San Francisco’s historic cable car system is seeing a roller coaster–like drop in people riding “the little cable cars halfway to the stars” — the decline hit 25 percent last year.
According to Municipal Transportation Agency figures, ridership on the 139-year-old system fell to an average of 15,500 a day in fiscal 2016 — down from 20,600 rides a day in 2014.
The 5,100-a-day passenger drop translated into $13 million in lost ticket sales..
And while the numbers are looking better in 2017, with an average of 17,511 passengers a day, the count is still down by more than 3,000 from 2014.
The drop followed Muni’s decision to increase cable car fares to $7 each way — bringing the cost of a round-trip ticket for a family of four to $56.
Muni spokesman Paul Rose said inconsistent service and long waiting lines may be causing people to turn away as well.
“During the busiest times, we might see 200 people waiting in line,” Rose said.
No kidding. On a sunny afternoon in July — the height of the tourist season — we saw a couple of hundred tourists lined up waiting for a ride at the Powell Street turnaround, with seven empty cable cars standing still.
A foreign visitor at the front of the line said she had been waiting for an hour and 10 minutes for a chance to enjoy one of San Francisco’s most popular tourist attractions. And she had no idea what the holdup was.
When we followed up a short time later with Muni headquarters, officials said they weren’t aware of any major incidents blocking service and promised to dispatch an inspector to find out what the backup was all about.
Typically, according to Rose, “If everything is running as it should, we should be able to clear that line in one hour. During extended waits, that time could climb to two hours.
Rose said Muni has been working with the cable car division to improve scheduling.
“A lot of people from across the world come to San Francisco to ride the cable cars, and we want to ensure we are providing the best service possible,” he said at the time.
It’s interesting to note that the cable car ride slump comes as the city’s hotels continue to report record numbers and a hotel occupancy rate of 85 percent.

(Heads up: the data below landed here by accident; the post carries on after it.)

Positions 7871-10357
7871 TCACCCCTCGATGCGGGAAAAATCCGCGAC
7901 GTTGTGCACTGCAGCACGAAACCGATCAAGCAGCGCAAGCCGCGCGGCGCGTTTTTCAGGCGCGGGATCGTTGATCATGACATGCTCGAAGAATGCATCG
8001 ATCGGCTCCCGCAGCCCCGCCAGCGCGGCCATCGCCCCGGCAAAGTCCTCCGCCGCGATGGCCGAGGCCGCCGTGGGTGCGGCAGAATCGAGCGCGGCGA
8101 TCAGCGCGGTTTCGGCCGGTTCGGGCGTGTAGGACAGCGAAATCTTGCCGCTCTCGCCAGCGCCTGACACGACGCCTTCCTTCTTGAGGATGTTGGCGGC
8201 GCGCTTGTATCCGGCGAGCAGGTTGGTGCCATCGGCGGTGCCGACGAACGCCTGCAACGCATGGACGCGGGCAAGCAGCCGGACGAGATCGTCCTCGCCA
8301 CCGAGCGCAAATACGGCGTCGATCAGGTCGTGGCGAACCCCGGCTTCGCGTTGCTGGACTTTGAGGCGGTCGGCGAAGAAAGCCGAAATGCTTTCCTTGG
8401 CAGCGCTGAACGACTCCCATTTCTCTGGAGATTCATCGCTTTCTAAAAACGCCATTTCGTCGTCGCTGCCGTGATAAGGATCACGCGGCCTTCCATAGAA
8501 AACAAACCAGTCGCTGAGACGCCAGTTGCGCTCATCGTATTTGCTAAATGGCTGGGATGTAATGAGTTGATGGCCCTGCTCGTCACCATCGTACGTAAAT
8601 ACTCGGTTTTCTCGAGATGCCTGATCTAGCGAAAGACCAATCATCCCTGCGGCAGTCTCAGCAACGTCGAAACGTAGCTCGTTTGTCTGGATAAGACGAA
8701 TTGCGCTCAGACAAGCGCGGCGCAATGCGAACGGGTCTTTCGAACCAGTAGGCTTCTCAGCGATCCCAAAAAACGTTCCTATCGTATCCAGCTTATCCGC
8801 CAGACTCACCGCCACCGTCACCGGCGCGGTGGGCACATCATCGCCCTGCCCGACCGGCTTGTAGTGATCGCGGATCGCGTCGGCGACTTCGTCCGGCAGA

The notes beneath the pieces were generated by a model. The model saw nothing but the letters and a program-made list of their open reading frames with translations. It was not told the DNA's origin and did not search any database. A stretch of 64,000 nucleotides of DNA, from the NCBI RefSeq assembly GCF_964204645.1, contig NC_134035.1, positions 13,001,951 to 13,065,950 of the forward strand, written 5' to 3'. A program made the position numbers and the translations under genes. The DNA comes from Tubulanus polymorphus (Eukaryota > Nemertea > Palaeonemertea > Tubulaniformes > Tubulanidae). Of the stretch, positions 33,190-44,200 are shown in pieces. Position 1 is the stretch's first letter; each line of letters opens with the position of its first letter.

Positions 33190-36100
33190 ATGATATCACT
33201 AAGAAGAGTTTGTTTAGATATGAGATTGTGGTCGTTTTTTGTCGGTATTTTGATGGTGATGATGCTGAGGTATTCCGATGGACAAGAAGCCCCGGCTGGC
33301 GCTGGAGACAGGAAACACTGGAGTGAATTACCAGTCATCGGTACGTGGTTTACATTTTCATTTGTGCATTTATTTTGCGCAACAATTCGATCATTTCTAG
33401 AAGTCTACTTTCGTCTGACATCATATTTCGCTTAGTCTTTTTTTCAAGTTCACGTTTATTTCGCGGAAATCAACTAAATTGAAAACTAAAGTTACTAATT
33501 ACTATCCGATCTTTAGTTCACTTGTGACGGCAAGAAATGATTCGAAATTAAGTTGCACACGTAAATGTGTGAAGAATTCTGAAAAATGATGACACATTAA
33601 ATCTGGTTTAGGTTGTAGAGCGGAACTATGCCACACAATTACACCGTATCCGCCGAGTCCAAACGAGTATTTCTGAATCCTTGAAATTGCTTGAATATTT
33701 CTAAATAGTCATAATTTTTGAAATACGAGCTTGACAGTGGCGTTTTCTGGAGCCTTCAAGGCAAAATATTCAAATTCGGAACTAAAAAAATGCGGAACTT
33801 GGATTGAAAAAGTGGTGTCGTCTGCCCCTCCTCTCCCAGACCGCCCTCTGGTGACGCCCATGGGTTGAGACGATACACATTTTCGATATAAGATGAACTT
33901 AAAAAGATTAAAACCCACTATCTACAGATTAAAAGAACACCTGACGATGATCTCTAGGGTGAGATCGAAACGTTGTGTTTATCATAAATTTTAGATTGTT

So, the tourists are here — it’s just that many aren’t riding the city’s top tourist attraction.
Primary points: It wasn’t the first time that California has tried to increase its influence on presidential races by moving up its primary election day — a move Gov. Jerry Brown made official last week. What makes things different this time is that the 2020 ballot may have some high-profile contenders from right here at home.
The most oft-mentioned favorite sons (and daughters) on the Democratic side are U.S. Sen. Kamala Harris and Los Angeles Mayor Eric Garcetti — both have the name recognition and money to make a serious primary run at the nomination. Even Lt. Gov. Gavin Newsom could make a play if he were to win the governor’s race next year.
Of the three, insiders say Harris has the best shot, in part because the March primary would probably coincide with a number of other states — including those in the South with large percentages of African American voters, most of them Democrats.
But while Harris may have the perceived lead, there’s always the prospect of a termed-out Brown making one last shot at the White House.
Whether the early primary will set the ball rolling for a Californian winning the top of the Democratic ticket is still up for debate.
“That may or may not be the case,” said Hoover Institution Fellow Bill Whalen, a Republican. “Other candidates may just decide to sit out California and choose to concentrate on other states where they have a better shot at winning.”
Doggone dog! The wayward pooch that wandered onto the BART tracks near Oakland’s Coliseum Station and tied up Wednesday morning’s commute for nearly an hour didn’t make a lot of friends.
As riders pulled out their phones and tweeted pictures of the confused pooch, BART police who were called into action couldn’t snag the dog.
So the system’s power was shut off, leaving many riders trapped inside train cars.
As the panicked dog took off north, toward Fruitvale Station, cops commandeered a train full of passengers and followed the dog at a slow speed, with an officer poking his head out the cab’s window to make sure they didn’t run over the animal.
The dog, however, just kept going — leading police to dispatch an officer to Fruitvale Station to cut the winded pooch off at the pass.
And indeed, when Sgt. Tanzanika Carter stepped in the dog’s path and began talking to it calmly, the animal approached her. After being leashed and given some water, the young male dog — which didn’t have any identifying tags — was escorted to Oakland’s Animal Care and Control Center.
BART spokeswoman Alicia Trost said opinions were sharply divided over the dog’s antics.
“Lots of people wanted to adopt the dog, and others wanted us to run it over,” Trost said.
Afterward, however, passenger Samantha Gonzalez may have summed up the feelings of most commuters and the dog when she tweeted: “What a ruff morning.”
San Francisco Chronicle columnists Phillip Matier and Andrew Ross appear Sundays, Mondays and Wednesdays. Matier can be seen on the KPIX-TV morning and evening news. He can also be heard on KCBS radio Monday through Friday at 7:50 a.m. and 5:50 p.m. Got a tip? Call (415) 777-8815, or email email@example.com. Twitter: @matierandross
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